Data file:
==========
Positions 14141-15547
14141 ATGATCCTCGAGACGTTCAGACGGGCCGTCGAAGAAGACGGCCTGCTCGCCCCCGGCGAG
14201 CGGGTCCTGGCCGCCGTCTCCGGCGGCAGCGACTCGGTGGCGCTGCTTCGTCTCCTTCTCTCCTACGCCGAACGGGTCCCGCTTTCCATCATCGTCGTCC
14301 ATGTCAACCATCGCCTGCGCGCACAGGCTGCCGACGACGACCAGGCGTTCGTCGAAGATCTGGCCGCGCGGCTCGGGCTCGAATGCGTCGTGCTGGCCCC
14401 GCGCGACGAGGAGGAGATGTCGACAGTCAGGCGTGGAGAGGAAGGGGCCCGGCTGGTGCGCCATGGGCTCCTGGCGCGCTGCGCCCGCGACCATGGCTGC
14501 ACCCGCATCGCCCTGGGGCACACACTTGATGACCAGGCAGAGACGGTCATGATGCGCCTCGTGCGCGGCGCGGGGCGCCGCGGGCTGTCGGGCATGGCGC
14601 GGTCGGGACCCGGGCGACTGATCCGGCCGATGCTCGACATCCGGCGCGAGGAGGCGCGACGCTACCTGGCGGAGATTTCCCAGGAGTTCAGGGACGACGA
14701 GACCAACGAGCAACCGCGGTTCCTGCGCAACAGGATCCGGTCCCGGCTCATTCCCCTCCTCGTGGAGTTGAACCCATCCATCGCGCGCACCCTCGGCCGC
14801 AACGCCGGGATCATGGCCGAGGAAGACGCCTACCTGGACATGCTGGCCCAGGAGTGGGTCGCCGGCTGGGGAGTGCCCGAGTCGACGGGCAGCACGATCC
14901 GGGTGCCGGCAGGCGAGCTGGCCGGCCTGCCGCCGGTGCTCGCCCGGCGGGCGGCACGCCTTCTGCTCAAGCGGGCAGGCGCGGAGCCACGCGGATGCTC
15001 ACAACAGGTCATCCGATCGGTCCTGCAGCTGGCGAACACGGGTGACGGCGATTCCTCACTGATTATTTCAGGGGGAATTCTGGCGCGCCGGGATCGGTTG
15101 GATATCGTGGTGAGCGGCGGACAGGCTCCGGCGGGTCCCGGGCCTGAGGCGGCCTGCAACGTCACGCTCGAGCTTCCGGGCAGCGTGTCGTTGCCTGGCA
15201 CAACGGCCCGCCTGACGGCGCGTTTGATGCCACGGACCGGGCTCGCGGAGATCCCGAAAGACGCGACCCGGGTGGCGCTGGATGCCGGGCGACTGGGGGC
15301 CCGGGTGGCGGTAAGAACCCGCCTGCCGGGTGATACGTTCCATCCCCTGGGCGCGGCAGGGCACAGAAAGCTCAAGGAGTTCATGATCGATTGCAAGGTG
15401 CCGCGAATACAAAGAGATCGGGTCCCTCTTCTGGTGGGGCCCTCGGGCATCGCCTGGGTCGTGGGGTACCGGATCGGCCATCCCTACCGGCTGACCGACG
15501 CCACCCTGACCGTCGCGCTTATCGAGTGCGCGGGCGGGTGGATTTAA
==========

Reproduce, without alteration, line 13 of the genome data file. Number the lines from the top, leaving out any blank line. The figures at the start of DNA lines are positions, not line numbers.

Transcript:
15201 CAACGGCCCGCCTGACGGCGCGTTTGATGCCACGGACCGGGCTCGCGGAGATCCCGAAAGACGCGACCCGGGTGGCGCTGGATGCCGGGCGACTGGGGGC